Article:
The opinion of the court was delivered by: MCCURN
Perhaps, with the resolution of this motion for fees by plaintiff Donovan Blissett's attorneys, this protracted litigation, spanning more than fourteen years, will finally come to an end.
Originally plaintiff Blissett commenced this action pro se. Eventually, on November 5, 1991, the court appointed attorney James J. Burns as plaintiff's pro bono counsel. By order dated January 31, 1996, the court granted attorney Burns' motion to withdraw.
Thereafter, in March, 1996, plaintiff retained the services of attorneys Stanley L. Cohen and Claudia A. Smith. The record is incomplete as to the exact date and circumstances surrounding plaintiff's retention of attorneys Cohen and Smith. Evidently there was no retainer agreement between plaintiff and those two attorneys, however, because undoubtedly they contemplated that if plaintiff prevailed, they would be compensated in accordance with 42 U.S.C. § 1988.
As their time records indicate, commencing in March, 1996, attorneys Cohen and Smith performed various legal services for plaintiff Blissett, including serving as counsel during the trial of this matter which was conducted between July 1, 1996 and July 8, 1996. Eventually, through the practice of remittitur, plaintiff obtained a $ 22,978.00 judgment.
Each of the three attorneys who have variously represented plaintiff Blissett during the course of this litigation are now seeking their fees, and in the case of attorney Cohen, also expenses. Attorney James Burns is seeking a total of $ 45,997.50 in fees. Pl. exh. A (Affidavit of James J. Burns (July 25, 1996) ("Burns Aff."), at 8, P 23. Attorney Burns claims that that figure represents 340.7 hours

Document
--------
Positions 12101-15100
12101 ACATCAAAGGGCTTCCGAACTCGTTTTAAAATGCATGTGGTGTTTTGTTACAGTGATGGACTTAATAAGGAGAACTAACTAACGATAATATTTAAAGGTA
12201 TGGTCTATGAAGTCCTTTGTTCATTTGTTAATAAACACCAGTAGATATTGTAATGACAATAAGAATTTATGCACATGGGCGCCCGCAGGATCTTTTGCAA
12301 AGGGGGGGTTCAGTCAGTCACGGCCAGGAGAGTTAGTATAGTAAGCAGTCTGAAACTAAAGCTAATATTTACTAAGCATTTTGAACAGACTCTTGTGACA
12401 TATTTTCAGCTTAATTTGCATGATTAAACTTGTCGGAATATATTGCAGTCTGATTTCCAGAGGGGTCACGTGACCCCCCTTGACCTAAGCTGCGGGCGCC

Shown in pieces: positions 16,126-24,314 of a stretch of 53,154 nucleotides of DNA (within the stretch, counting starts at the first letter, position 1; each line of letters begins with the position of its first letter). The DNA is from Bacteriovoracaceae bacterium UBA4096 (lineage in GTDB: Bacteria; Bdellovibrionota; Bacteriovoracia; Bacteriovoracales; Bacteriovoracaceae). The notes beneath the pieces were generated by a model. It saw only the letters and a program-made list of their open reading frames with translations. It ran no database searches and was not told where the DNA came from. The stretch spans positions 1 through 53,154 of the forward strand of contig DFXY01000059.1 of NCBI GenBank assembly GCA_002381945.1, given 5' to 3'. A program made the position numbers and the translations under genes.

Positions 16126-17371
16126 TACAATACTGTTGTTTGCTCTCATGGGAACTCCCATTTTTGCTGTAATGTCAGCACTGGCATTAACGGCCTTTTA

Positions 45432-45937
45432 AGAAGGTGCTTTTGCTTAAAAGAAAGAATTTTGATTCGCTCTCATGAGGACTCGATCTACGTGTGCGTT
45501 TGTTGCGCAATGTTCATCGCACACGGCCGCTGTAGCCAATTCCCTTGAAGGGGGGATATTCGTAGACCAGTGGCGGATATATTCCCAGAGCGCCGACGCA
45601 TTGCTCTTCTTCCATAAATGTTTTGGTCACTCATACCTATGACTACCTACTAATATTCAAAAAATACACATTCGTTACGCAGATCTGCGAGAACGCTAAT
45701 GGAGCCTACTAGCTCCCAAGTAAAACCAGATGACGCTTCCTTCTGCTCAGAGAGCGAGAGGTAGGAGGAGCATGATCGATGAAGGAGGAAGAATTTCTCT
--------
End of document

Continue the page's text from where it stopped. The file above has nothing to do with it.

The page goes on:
expended in this case multiplied by his regular hourly rate of $ 135.00.
including time expended making this motion for fees. Id. Seeking compensation at the rate of $ 250.00 per hour attorney Stanley Cohen requests fees totaling $ 38,500.00, plus $ 1,007.00 in expenses. Pl. exh. B (Affidavit of Stanley L. Cohen (Feb. 9, 1997) ("Cohen Aff."), at P 4. Cohen's requested fee is based upon an hourly rate of $ 250.00, multiplied by 154 hours of legal work. Attorney Cohen is not seeking compensation, however, for 31.50 hours of work performed by various law clerks, paralegals and medical experts employed by his firm. Id. at n.1. Nor is he seeking payment for the twenty-four hours he expended assisting in post-trial matters. Id. Plaintiff's third attorney, Claudia Smith, is seeking a total of $ 35,278.13 in fees. Pl. exh. C (Affidavit of Claudia A. Smith (Feb. 13, 1997) ("Smith Aff."), at 5, P 15. But her calculations also are not accurate. Attorney Smith is requesting $ 150.00 per hour for the 236.90 hours she billed for legal services rendered, which includes the 31.50 hours she expended preparing this motion. Id. In addition, she is seeking $ 4,528.13 for 40.25 hours of travel time at the rate of $ 112.50 per hour, or seventy-five percent of her usual $ 150 hourly billing rate. Id. The total of the foregoing is $ 40,063.13, and not $ 35,278.13, as attorney Smith states.
In opposing this motion, the defendants first assert that it is not timely, and, on that basis alone, the court should decline to award any fees. Second, the defendants contend that although a fee award may be appropriate under 42 U.S.C. § 1988, any such award is limited by section 803(d) of the recently enacted Prisoner Litigation Reform Act of 1995 (the "PLRA" or the "Act"), 42 U.S.C. § 1997e(d) (West Supp. 1997).
If the court disagrees with the defendants, and finds that the PLRA is not applicable, the defendants next assert that a reasonable hourly rate here is $ 150.00. Finally, the defendants maintain that because the court denied plaintiff's motion for an interlocutory appeal, attorney Smith
is not entitled to recover fees for preparation of that motion because plaintiff did not prevail thereon. The court will address each of these opposition arguments in turn.